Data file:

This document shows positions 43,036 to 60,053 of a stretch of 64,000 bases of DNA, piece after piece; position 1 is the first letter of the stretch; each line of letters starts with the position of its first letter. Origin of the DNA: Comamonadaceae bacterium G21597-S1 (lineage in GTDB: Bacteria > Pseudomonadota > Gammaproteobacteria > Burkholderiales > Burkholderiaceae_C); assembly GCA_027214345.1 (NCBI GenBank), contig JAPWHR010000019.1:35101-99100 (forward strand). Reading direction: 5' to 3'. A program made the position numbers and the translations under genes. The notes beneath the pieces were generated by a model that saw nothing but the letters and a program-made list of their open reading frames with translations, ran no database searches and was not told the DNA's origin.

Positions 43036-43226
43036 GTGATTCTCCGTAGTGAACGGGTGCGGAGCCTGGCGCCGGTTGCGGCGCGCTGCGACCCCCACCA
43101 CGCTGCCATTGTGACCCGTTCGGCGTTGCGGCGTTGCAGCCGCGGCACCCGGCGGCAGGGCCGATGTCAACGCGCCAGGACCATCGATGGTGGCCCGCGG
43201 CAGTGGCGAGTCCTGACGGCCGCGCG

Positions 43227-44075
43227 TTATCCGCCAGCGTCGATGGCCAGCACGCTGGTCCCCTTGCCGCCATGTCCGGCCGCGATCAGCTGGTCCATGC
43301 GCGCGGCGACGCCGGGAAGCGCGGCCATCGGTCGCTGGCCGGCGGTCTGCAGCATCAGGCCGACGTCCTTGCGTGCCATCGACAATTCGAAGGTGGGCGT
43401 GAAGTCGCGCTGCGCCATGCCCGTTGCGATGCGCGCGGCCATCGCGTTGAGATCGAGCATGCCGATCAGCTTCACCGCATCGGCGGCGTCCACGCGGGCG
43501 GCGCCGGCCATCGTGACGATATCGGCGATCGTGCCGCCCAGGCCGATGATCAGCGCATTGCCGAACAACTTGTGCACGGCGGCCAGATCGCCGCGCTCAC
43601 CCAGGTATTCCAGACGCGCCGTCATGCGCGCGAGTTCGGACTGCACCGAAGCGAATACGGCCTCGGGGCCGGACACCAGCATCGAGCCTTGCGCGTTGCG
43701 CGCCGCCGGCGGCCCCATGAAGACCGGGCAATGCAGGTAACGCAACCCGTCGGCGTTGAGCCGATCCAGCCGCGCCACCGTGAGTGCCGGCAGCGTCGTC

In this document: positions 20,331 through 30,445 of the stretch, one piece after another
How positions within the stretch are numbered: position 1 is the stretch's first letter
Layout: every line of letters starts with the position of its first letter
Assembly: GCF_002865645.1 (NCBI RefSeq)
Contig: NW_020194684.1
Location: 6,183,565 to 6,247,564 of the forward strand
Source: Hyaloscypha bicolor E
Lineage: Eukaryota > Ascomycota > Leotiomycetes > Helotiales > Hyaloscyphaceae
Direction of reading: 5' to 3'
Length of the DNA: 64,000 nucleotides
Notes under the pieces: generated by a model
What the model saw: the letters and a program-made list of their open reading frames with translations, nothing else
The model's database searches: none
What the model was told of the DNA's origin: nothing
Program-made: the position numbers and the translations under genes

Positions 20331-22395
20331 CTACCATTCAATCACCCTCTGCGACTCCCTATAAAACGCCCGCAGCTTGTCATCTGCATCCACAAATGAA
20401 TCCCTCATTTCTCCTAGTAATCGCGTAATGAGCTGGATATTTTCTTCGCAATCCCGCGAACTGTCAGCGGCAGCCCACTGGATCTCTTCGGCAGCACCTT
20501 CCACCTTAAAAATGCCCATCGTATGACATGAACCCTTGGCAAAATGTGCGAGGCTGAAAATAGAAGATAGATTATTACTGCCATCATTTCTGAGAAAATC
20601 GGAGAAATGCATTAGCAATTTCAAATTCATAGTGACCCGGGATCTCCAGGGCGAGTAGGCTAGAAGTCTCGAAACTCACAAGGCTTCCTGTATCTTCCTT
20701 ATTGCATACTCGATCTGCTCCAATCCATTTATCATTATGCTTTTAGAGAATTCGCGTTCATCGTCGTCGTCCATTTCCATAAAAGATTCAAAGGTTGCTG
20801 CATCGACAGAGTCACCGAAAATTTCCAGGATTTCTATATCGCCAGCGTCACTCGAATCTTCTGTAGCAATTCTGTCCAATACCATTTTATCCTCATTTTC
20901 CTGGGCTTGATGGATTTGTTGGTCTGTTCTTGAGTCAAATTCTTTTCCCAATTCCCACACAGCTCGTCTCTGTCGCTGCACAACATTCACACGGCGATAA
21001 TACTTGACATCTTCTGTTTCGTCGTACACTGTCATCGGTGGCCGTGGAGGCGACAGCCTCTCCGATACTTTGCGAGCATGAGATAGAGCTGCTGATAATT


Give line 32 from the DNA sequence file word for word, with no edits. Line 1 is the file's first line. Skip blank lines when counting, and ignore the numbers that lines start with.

20601 GGAGAAATGCATTAGCAATTTCAAATTCATAGTGACCCGGGATCTCCAGGGCGAGTAGGCTAGAAGTCTCGAAACTCACAAGGCTTCCTGTATCTTCCTT